And he washed the inwards and the legs in water; and Moses burnt the whole ram upon the altar: it was a burnt sacrifice for a sweet savour, and an offering made by fire unto the LORD; as the LORD commanded Moses.
And he brought the other ram, the ram of consecration: and Aaron and his sons laid their hands upon the head of the ram.
Leviticus 8:22. He brought the ram of consecration — This was brought for a peace-offering, Exodus 29:19; Exodus 29:31-32. The order wherein these sacrifices were brought, was most rational; for first, a sacrifice for sin was offered, (Leviticus 8:14,) as an acknowledgment of their unworthiness; then followed the whole burnt-offering, (Leviticus 8:18,) which was a sign of their devoting themselves henceforth wholly to the service of God. After this followed the sacrifice of peace-offering, (Leviticus 8:31,) which betokened their being so far in favour with God as to hold communion with him, and partake of his sacred feast. The blood of this was, in part, put on the priests, their ears, thumbs, and toes; and, in part, sprinkled on the altar, signifying that they were (so to speak) married to the altar, and must all their days attend upon it.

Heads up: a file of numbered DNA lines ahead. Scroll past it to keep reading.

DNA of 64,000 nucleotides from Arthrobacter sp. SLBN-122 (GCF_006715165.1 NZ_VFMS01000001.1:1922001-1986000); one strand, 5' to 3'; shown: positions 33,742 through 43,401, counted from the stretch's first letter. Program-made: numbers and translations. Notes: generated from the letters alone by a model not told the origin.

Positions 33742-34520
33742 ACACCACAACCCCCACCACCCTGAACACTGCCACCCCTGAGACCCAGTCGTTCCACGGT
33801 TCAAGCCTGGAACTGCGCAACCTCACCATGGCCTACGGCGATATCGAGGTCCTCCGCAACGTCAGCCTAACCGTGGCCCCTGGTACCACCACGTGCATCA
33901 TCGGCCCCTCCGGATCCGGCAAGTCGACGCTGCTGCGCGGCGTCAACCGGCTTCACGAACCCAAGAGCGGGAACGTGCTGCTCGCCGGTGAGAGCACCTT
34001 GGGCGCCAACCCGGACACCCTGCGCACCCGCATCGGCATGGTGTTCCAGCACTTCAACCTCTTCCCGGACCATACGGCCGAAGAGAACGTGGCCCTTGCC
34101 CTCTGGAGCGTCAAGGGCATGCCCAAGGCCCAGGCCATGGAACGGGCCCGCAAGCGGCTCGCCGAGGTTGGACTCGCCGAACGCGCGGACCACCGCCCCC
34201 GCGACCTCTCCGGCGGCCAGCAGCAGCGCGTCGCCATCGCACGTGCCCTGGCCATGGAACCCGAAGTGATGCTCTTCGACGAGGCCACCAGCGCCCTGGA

And he slew it; and Moses took of the blood of it, and put it upon the tip of Aaron's right ear, and upon the thumb of his right hand, and upon the great toe of his right foot.
And he brought Aaron's sons, and Moses put of the blood upon the tip of their right ear, and upon the thumbs of their right hands, and upon the great toes of their right feet: and Moses sprinkled the blood upon the altar round about.
And he took the fat, and the rump, and all the fat that was upon the inwards, and the caul above the liver, and the two kidneys, and their fat, and the right shoulder: